Source: Chicago Reader.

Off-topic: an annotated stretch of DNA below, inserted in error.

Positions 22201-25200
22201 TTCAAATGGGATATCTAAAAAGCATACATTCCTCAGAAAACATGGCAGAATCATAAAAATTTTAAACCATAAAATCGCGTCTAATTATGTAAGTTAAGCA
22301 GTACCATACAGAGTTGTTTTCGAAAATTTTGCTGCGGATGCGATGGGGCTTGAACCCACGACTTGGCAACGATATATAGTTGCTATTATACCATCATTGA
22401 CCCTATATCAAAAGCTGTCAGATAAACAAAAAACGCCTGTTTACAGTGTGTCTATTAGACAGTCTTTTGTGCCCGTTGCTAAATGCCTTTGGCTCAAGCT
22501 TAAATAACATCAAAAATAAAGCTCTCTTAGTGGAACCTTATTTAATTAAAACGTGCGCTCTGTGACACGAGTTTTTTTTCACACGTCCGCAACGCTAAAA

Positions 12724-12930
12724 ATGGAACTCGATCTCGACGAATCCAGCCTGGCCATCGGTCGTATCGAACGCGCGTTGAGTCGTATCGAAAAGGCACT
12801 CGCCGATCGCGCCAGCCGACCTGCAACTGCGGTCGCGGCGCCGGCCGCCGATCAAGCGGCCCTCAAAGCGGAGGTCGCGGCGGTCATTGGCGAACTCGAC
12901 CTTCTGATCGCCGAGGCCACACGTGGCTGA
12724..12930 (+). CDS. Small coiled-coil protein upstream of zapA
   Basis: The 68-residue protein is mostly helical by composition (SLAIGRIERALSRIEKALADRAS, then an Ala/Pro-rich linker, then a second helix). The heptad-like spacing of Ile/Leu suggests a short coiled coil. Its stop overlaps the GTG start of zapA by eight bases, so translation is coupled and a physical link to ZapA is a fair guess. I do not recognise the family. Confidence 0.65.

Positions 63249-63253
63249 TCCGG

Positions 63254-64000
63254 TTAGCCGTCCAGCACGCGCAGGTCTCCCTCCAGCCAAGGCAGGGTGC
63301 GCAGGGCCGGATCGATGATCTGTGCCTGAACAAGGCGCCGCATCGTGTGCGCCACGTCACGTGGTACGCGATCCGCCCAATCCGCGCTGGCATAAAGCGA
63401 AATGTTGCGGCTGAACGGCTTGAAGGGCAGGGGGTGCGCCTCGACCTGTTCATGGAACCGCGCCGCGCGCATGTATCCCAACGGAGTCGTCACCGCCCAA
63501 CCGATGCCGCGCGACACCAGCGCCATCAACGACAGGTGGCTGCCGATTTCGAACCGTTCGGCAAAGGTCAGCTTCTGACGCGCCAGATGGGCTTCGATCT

Lewis has always been a creative and deeply curious artist, traveling easily between disparate styles and approaches—a quality encouraged by the AACM. These days he rarely performs, preferring to compose, but he initially earned his reputation as a trombonist (he’s one of the best improvisers of all time not only on trombone, but any instrument). He readily absorbed the full history of jazz, and all sorts of other styles, and formed a sound at once virtuosic, soulful, and joyous. He was just as at ease playing the rigorous works of fellow composer and thinker Anthony Braxton as he was exploring the overlooked repertoire of postbop pianist Herbie Nichols (alongside the Dutch pianist Misha Mengelberg). He excelled when he played the music of Sonny Clark in a great trio with John Zorn and Bill Frisell, but he was just as effective playing large group improvisation in Globe Unity Orchestra. Simply put, Lewis has always been able to make himself at home in every context I’ve ever witnessed.